A Congressman interviewed on NPR today said Congress had the power to levy tariffs. But the President has been doing it left and right. What’s up? Yes, Article I, Section 8 of the Constitution says:
The Congress shall have the Power to lay and collect Taxes, Duties, Imposts and Excises, to pay the Debts and provide for the common Defence and general Welfare of the United States; but all Duties, Imposts and Excises shall be uniform throughout the United States.
However, it turns out there are loopholes, like National Security, and that is what Trump is using. There have been four (4) pieces of congressional legislation which allow the President to adjust tariffs. More details are here.
- Through the Trading With the Enemy Act of 1917, the president can impose a tariff during a time of war. But the country doesn’t need to be at war with a specific country — just generally somewhere where the tariffs would apply.
- The Trade Act of 1974 allows the president to implement a 15 percent tariff for 150 days if there is “an adverse impact on national security from imports.” After 150 days, the trade policy would need congressional approval.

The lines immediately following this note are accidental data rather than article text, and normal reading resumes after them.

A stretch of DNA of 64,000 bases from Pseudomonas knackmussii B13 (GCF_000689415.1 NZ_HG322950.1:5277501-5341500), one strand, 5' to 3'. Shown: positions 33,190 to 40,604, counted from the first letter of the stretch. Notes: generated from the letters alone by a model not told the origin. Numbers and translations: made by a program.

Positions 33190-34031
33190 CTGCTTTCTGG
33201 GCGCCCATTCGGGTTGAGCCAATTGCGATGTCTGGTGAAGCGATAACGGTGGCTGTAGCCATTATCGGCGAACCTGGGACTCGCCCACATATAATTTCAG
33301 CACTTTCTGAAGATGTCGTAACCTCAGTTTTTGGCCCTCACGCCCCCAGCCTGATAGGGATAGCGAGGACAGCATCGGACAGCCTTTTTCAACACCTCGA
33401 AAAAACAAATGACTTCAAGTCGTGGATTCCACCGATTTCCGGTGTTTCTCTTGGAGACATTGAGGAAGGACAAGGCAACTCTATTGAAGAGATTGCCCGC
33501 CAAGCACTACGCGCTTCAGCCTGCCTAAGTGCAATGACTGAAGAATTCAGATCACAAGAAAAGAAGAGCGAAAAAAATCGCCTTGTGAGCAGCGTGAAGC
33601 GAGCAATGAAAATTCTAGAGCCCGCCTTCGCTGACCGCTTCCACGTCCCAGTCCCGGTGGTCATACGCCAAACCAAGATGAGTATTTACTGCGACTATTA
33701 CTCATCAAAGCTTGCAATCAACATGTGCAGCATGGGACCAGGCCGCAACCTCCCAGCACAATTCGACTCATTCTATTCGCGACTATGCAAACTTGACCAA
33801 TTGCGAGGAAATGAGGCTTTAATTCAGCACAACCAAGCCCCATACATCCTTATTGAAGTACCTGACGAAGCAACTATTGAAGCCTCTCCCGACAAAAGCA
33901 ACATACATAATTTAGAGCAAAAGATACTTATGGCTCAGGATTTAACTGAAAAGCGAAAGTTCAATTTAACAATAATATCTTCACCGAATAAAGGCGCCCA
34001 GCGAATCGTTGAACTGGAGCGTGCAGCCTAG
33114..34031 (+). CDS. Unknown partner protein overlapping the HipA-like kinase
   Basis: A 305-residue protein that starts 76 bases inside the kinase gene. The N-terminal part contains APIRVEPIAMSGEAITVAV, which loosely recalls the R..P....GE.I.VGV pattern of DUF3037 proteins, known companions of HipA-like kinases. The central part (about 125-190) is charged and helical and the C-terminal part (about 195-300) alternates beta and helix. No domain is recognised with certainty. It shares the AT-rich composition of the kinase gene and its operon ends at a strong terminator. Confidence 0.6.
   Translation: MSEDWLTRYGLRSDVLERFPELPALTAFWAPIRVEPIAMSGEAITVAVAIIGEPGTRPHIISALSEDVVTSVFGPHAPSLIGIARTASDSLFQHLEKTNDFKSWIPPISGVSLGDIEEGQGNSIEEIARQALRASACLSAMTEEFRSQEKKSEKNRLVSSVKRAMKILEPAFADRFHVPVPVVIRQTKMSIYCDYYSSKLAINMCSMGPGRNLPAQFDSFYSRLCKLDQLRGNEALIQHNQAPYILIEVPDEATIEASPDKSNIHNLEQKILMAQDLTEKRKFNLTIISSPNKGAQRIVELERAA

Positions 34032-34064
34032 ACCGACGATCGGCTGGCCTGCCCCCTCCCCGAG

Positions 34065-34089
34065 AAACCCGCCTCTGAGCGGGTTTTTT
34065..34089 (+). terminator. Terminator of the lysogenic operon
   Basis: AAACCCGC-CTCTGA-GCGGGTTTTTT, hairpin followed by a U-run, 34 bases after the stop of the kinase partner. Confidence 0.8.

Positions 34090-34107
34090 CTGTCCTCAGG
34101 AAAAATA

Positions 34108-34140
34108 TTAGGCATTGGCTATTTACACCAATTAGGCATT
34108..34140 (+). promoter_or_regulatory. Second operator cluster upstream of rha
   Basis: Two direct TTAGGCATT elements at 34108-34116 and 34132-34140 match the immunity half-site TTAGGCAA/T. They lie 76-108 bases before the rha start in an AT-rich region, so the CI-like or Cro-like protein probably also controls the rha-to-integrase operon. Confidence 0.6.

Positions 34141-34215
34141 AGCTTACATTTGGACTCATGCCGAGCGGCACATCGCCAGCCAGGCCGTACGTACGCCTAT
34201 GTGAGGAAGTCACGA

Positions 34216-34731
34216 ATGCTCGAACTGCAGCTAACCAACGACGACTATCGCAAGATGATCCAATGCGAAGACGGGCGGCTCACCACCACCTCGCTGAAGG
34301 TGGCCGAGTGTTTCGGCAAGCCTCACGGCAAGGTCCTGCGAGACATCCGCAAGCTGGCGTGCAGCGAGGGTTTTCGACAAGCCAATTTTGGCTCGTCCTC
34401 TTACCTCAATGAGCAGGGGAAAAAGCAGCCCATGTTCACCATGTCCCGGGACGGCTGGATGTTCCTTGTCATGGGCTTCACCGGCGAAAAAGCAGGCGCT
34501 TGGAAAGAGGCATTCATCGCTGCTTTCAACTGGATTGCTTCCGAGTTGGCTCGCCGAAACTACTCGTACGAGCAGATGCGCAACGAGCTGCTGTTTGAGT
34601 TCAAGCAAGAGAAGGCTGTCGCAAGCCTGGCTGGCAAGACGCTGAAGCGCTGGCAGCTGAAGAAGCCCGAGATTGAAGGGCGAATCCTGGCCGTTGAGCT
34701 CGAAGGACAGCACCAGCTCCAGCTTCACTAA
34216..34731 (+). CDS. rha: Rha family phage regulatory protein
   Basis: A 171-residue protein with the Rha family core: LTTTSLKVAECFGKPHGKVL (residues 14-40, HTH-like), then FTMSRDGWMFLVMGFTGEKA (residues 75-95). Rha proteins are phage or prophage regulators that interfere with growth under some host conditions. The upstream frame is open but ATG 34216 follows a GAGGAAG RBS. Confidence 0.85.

- There’s the International Emergency Economic Powers Act of 1977, which would allow the president to implement tariffs during a national emergency.
- Trump’s White House cited Section 232 of the Trade Expansion Act of 1962, a provision that gives the secretary of commerce the authority to investigate and determine the impacts of any import on the national security of the United States — and the president the power to adjust tariffs accordingly.
Finally, a more qualitative discussion of the abuses of power and corruption resulting from tariffs is given in this National Review Article. For example,
FDR brought with him to office the old Democratic favoritism toward free trade, but also decidedly Wilsonian views on the relations between president and Congress. He encouraged Congress to transfer authority on trade matters (as well as most regulatory matters!) to him. This time, the legislature agreed. It was as if Congress threw up its hands in exasperation and said to the president, “We cannot handle our authority responsibly. Please take it off our hands, for we will screw things up and lose reelection.”
And what is most disturbing is the conclusion supported by that article:
“more worrisome for republican government than whatever effects, great or small, Trump’s decision on steel and aluminum ultimately generate. It is not just that the president has the power to level tariffs unilaterally. It is not just that Congress handed it over. It is that Congress, the branch of the people, handed it over because it screwed it up, again and again. A republic requires a legislature that can handle such tasks, and we simply do not have one.“